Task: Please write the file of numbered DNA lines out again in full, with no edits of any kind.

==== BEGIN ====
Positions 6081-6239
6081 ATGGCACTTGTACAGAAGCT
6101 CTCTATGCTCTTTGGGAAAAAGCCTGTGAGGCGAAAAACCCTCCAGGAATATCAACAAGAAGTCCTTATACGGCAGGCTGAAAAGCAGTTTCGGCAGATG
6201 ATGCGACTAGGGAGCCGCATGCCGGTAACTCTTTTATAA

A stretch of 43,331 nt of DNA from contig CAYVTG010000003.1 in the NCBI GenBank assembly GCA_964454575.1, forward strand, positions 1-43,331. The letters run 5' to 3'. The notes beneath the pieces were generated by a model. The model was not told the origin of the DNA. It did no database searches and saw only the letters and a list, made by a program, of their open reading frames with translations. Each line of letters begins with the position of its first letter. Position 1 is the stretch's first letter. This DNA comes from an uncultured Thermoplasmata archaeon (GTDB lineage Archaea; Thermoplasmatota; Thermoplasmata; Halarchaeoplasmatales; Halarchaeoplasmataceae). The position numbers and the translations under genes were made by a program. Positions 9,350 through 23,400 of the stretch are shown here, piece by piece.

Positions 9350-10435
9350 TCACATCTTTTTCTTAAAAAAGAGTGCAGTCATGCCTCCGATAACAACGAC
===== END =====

Positions 6081-6239
6081 ATGGCACTTGTACAGAAGCT
6101 CTCTATGCTCTTTGGGAAAAAGCCTGTGAGGCGAAAAACCCTCCAGGAATATCAACAAGAAGTCCTTATACGGCAGGCTGAAAAGCAGTTTCGGCAGATG
6201 ATGCGACTAGGGAGCCGCATGCCGGTAACTCTTTTATAA

A stretch of 43,331 nt of DNA from contig CAYVTG010000003.1 in the NCBI GenBank assembly GCA_964454575.1, forward strand, positions 1-43,331. The letters run 5' to 3'. The notes beneath the pieces were generated by a model. The model was not told the origin of the DNA. It did no database searches and saw only the letters and a list, made by a program, of their open reading frames with translations. Each line of letters begins with the position of its first letter. Position 1 is the stretch's first letter. This DNA comes from an uncultured Thermoplasmata archaeon (GTDB lineage Archaea; Thermoplasmatota; Thermoplasmata; Halarchaeoplasmatales; Halarchaeoplasmataceae). The position numbers and the translations under genes were made by a program. Positions 9,350 through 23,400 of the stretch are shown here, piece by piece.

Positions 9350-10435
9350 TCACATCTTTTTCTTAAAAAAGAGTGCAGTCATGCCTCCGATAACAACGAC